Social policies addressing the transition from school to work of post-secondary graduates in Taiwan: a social investment perspective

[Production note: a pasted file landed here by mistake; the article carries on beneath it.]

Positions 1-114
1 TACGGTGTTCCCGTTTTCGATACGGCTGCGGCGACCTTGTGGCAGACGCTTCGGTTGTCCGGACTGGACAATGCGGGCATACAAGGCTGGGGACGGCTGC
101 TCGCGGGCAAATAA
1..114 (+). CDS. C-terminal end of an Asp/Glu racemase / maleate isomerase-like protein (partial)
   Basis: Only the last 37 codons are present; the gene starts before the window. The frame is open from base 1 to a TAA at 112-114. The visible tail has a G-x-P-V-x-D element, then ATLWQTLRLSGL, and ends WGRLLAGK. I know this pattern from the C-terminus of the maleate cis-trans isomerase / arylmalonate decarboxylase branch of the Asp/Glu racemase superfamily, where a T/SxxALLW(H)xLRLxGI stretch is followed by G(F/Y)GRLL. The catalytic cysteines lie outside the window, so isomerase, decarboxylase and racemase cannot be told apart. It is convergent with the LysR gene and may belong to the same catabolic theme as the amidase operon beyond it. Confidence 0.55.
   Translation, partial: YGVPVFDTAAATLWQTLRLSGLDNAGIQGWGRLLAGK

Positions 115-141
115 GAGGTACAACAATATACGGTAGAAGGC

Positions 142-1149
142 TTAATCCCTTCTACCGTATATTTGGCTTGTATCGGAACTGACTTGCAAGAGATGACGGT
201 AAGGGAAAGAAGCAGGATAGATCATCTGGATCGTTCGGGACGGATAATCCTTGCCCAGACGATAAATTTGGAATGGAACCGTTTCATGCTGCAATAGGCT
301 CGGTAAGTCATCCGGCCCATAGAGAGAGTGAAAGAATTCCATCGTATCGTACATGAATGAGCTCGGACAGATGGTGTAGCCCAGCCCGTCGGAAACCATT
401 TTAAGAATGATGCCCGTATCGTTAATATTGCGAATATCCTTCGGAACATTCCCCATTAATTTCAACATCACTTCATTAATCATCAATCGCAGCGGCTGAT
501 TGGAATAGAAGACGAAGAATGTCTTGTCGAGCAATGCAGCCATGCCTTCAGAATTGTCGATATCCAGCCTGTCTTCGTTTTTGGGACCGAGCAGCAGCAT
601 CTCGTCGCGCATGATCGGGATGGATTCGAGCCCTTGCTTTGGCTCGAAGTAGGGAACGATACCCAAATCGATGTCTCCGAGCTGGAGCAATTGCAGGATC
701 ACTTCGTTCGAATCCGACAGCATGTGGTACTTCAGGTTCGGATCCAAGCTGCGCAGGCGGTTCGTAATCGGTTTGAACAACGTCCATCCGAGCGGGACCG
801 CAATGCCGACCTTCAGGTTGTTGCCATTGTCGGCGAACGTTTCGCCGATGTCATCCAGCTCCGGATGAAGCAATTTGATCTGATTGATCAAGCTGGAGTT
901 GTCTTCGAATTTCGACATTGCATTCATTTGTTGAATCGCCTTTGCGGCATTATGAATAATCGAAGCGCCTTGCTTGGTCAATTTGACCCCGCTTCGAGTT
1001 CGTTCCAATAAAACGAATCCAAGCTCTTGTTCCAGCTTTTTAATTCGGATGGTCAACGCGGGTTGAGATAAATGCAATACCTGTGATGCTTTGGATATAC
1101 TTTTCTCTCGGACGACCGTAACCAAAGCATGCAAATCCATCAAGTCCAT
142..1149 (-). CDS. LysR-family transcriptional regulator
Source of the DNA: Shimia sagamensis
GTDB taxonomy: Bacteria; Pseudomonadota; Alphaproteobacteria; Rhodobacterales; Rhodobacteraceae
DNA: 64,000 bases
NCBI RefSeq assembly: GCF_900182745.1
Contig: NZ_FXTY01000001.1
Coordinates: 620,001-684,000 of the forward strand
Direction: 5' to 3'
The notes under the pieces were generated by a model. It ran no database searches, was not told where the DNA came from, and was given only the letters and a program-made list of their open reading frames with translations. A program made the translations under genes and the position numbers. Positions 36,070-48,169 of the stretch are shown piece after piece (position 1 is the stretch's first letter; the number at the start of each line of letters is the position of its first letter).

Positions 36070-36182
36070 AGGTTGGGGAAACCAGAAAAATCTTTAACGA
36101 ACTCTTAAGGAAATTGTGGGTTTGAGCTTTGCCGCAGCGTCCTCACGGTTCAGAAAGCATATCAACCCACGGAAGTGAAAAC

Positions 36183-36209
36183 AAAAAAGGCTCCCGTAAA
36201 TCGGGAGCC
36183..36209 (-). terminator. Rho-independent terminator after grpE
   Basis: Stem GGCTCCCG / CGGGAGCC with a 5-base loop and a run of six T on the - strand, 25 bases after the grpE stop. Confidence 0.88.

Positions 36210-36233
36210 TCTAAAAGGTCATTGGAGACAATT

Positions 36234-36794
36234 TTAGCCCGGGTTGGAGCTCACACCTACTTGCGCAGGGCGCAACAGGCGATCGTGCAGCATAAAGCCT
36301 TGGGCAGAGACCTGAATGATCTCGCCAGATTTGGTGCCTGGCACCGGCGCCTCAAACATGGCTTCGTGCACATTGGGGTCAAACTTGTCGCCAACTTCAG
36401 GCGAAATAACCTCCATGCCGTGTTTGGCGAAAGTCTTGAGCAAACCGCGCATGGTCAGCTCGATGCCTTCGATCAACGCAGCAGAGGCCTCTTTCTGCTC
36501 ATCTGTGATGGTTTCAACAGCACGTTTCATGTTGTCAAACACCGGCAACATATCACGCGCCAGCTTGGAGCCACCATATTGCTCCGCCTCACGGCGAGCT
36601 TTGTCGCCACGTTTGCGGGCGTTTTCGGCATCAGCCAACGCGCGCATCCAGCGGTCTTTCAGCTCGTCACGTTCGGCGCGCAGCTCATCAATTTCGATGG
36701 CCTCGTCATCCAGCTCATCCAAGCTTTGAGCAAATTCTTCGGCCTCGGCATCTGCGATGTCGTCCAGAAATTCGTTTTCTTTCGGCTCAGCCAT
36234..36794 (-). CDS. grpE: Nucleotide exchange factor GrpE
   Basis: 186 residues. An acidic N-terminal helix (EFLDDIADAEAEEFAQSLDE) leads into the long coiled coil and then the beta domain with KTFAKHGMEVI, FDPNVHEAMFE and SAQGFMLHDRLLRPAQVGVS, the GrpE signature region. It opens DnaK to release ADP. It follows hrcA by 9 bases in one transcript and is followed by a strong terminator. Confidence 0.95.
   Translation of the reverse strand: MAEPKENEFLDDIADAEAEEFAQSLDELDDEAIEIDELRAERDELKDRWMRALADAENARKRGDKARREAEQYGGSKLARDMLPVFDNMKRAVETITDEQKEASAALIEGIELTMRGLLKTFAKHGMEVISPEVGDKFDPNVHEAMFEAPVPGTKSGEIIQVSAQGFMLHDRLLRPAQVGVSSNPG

Introduction With the growth of higher education, the advent of a post-industrial economy, and the absence of new jobs (Huang 2005), the unemployment rate of post-secondary graduates is rising. In 1993, the unemployment rate for this group was only 2.07%, and the average number of weeks of unemployment was 16.89. Surveys conducted by the Labour Affairs Council in 2000 and 2012 show that the unemployment rate for those with at least a college education was 2.68% in 2000 and 5.38% in 2012, and the average number of weeks of unemployment were 23.96 and 27.31, respectively. It is clear that the situation for post-secondary graduates has become more diffi cult. In addition, the actual purchasing power of the starting salary of university graduates decreased from NT$ 29,115 in 2000 to NT$ 24,842 in 2011 (‘The fi rst time’ 2013). In other words, the transition from school to the workforce has become more diffi cult and fragmentary: there are often long phases of unemployment. The problems with the transition can lead to other concerns, such as longterm unemployment, insuffi cient pay, etc.